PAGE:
There's a part of me that loves the fact that the staging hasn't been updated in decades. That way, we respond emotionally to the magic of the *drama* rather than thinking "Wow!" as we watch a bunch of impressive modern stage mechanics. (After decades of almost annual NYCB Nutcracker attendance, I still find myself holding my breath for long stretches from the transformation scene through to the end of the act. I feel like I believe in it as absolutely as any child does.) However, I finally have to admit that I rather wish they would tinker--very, very carefully, because this is holy to many of us!--with the transition to the snow scene. It looks clunky, the Christmas tree hoisted unceremoniously into the flies ("So it was fake after all!"), the gaping hole it leaves behind in the stage, the forest just dropped into place. Fortunately, there is glorious music to lose oneself in, but nevertheless I find it a wee bit difficult to maintain my suspension of disbelief. While I agree the movie of this production is unsatisfactory--with little of the magic it has on stage, it remains almost completely unmoving--at least they did change this one moment for the cameras (not well enough, though). Maybe a scrim with a film projection of some kind?

About children playing the leads: Friends of mine who want to get right to the dancing roll their eyes, but I just adore it. Nutcracker is supposed to be for kids, and as everybody with kids knows, having children on stage engages an audience of children like nothing else. Also, part of the fun of seeing Nutcracker live is hearing the children in the audience applauding, laughing, talking excitedly. (This being New York, one can even occasionally hear a wolf whistle when Coffee dances.) Also, in Balanchine's version, putting children in the leads removes any whiff of sentimentality from the production. It's precisely that clear, cool classicism that I find so incredibly moving and that gives this production its enormous staying power, year after year, decade after decade.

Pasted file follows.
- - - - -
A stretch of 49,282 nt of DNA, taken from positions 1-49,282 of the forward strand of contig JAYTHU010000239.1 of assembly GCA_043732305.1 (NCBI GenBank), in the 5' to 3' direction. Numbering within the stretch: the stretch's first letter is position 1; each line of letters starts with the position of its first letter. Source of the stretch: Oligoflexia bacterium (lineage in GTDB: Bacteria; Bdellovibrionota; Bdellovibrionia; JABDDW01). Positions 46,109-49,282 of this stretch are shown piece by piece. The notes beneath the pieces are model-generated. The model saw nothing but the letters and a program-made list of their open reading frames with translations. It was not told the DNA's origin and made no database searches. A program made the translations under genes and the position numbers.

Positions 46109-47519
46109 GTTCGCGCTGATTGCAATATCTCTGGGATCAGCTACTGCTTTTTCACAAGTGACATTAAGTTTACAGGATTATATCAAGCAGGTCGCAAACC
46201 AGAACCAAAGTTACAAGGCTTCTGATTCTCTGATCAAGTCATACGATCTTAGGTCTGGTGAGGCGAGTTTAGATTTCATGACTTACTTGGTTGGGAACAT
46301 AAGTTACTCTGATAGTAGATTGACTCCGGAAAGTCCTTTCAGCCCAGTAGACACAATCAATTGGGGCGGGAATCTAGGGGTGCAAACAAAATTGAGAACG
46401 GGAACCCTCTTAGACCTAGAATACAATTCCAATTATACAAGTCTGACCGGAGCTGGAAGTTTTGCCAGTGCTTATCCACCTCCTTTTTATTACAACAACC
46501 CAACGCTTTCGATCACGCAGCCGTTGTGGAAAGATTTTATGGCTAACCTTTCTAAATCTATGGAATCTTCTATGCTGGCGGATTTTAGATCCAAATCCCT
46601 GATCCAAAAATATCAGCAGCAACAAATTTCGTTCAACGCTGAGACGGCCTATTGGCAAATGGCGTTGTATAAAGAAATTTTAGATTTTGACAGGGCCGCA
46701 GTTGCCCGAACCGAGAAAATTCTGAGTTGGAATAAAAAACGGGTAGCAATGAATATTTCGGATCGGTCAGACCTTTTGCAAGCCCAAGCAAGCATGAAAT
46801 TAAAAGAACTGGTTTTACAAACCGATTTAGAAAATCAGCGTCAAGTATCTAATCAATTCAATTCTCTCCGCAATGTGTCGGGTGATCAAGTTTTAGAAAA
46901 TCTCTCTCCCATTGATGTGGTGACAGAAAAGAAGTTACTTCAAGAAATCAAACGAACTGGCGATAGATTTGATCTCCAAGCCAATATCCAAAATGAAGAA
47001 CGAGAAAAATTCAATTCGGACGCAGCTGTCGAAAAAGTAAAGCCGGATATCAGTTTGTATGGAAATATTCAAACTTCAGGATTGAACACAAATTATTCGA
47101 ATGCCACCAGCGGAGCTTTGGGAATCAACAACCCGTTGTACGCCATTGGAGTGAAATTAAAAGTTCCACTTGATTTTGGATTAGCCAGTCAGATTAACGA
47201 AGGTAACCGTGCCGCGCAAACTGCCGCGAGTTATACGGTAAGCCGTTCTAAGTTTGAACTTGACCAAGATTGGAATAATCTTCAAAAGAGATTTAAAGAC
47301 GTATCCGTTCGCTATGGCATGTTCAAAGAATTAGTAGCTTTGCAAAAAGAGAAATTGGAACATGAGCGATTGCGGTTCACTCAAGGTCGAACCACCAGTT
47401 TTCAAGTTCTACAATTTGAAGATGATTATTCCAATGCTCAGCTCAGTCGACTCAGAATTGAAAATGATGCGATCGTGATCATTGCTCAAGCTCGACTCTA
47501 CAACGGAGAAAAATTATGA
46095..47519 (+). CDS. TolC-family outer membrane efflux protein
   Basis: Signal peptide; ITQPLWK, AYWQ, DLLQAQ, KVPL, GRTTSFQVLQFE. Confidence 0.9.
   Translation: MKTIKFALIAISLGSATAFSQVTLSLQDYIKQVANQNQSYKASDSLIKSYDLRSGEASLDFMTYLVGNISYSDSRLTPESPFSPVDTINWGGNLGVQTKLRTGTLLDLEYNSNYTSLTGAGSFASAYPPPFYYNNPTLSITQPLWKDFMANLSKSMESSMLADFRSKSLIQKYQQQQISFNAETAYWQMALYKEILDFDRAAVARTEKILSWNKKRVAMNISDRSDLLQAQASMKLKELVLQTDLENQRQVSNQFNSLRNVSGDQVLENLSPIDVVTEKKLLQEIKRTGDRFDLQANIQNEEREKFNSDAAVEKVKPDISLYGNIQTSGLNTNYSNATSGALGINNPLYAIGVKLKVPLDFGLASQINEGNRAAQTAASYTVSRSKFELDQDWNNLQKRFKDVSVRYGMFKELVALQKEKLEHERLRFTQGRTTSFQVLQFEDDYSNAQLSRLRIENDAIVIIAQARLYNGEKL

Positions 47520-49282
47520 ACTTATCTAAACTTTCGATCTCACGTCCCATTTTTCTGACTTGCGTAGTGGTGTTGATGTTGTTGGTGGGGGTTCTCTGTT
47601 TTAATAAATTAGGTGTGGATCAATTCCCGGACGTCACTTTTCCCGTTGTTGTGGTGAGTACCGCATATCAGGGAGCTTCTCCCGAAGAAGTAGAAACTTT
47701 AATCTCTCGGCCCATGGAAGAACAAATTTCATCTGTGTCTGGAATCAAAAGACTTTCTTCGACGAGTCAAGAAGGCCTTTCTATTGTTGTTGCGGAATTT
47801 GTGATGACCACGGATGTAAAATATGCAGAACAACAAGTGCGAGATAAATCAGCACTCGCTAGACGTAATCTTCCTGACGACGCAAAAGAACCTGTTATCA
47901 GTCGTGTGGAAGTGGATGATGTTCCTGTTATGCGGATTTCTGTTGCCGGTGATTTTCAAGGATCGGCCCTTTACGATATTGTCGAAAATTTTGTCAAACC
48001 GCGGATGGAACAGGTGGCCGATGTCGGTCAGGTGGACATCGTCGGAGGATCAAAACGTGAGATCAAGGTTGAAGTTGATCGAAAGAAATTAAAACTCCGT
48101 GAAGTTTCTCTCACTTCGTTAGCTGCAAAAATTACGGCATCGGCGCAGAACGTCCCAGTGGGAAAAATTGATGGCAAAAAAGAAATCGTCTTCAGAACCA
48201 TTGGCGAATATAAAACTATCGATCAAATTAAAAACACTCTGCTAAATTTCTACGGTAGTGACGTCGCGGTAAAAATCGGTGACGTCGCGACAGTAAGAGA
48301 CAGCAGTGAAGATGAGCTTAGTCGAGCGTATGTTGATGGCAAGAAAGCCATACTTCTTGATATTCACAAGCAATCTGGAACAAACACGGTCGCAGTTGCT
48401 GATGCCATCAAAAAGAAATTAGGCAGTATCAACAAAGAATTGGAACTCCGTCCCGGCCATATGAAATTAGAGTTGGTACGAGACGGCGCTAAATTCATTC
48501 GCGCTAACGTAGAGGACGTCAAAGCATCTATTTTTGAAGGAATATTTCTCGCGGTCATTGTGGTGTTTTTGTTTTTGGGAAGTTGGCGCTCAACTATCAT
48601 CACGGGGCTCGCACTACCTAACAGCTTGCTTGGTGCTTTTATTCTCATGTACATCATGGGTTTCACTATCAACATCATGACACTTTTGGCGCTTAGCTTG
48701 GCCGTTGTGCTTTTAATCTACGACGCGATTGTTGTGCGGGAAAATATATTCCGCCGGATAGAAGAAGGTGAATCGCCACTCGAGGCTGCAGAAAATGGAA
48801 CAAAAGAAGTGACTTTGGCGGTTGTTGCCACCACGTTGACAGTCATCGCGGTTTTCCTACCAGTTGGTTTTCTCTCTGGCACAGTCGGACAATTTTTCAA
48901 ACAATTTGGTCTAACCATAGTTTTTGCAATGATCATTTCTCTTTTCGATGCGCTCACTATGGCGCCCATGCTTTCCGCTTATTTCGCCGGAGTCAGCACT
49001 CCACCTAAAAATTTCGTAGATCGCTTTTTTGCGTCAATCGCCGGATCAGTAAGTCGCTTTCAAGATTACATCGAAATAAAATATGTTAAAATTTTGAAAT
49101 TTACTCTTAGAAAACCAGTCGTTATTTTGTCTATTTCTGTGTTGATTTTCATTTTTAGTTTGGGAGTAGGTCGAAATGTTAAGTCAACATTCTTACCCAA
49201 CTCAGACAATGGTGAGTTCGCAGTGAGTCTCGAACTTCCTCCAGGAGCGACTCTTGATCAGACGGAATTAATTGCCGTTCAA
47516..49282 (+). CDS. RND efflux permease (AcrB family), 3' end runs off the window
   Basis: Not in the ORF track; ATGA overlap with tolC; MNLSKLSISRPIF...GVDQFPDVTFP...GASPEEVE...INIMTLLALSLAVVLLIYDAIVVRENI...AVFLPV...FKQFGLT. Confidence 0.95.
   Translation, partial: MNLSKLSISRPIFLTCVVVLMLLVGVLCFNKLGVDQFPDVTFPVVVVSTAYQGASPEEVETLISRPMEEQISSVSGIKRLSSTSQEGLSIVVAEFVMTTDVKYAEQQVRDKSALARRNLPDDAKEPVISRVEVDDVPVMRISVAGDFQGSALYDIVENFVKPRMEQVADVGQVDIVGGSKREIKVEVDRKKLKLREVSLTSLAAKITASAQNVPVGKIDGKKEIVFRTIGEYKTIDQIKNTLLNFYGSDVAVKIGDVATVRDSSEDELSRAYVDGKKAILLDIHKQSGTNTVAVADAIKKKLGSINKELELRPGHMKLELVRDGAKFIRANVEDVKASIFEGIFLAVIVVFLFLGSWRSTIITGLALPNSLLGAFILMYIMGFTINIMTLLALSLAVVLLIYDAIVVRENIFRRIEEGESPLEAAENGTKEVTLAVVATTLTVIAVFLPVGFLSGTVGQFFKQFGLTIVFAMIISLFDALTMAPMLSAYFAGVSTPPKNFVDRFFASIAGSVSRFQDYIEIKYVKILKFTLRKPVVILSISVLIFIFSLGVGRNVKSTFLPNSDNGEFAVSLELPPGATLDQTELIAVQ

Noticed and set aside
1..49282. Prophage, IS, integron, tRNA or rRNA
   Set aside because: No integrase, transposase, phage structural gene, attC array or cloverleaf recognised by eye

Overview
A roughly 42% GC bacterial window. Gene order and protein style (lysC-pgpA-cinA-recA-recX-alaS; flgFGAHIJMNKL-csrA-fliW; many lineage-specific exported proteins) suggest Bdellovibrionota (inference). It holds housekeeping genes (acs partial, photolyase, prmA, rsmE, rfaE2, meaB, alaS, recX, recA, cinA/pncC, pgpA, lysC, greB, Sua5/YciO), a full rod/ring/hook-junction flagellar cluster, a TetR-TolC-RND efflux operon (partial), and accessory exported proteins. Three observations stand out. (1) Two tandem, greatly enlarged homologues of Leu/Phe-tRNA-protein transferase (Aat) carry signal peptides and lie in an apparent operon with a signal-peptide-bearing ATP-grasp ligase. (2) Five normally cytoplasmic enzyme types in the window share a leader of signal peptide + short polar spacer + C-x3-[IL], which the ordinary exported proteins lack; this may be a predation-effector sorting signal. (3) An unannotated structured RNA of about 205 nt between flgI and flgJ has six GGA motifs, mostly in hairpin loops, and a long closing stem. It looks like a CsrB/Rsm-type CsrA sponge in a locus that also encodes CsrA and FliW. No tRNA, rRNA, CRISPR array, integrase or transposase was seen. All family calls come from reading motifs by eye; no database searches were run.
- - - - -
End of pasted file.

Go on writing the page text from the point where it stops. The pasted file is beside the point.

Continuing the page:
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Many times I’ve been backstage post performance and I've been amazed at how young and petite many- (MANY)-dancers look, both females and males. It is not hard to find dancers who look way younger than their real age- (e.g.- Kirkland, Daniil Simkin). The thing with Clara and the ballet is that in order for the character not to look weird there should be a formula to be followed in where: 1-She is always chosen to be portrayed by a close to the character's age ballerina- (I would say no more than 17/18 y.o), and 2-Because of number 1 reason, this character won't be a Principal dancer and will be away from the difficulty of the Act II PDD but at the same time she will have enough technique to go on pointe on Act I and make the whole thing more dancing oriented. None of the this was applicable to Kirkland). I totally agree that having a 40 y.o ballerina in a little girl nightgown doesn’t look right- (and ditto with the party kids, who also should be real dancers, but in their teen years). The main problem is that with all the pastiches that this ballet has been subjected to, many stagers want to have Clara/Marie/Masha do the Act II PDD, which only can happen with a grown up ballerina.

Infantilizing adults is a variable concept. As I said earlier, a girl can be physically able to marry and procreate as early as 12 y.o. Ditto with boys, whereas at the same time some women of 15,16 are still playing with Barbie dolls. A curious thing is that the opposite idea, the pageant competitions, where REAL girls- (7,8,9 y.o)-are told to show of their bodies in full makeup like a Vegas showgirl- (yes…JonBenet Ramsey, RIP)-doesn’t seem to be that shocking to many standards.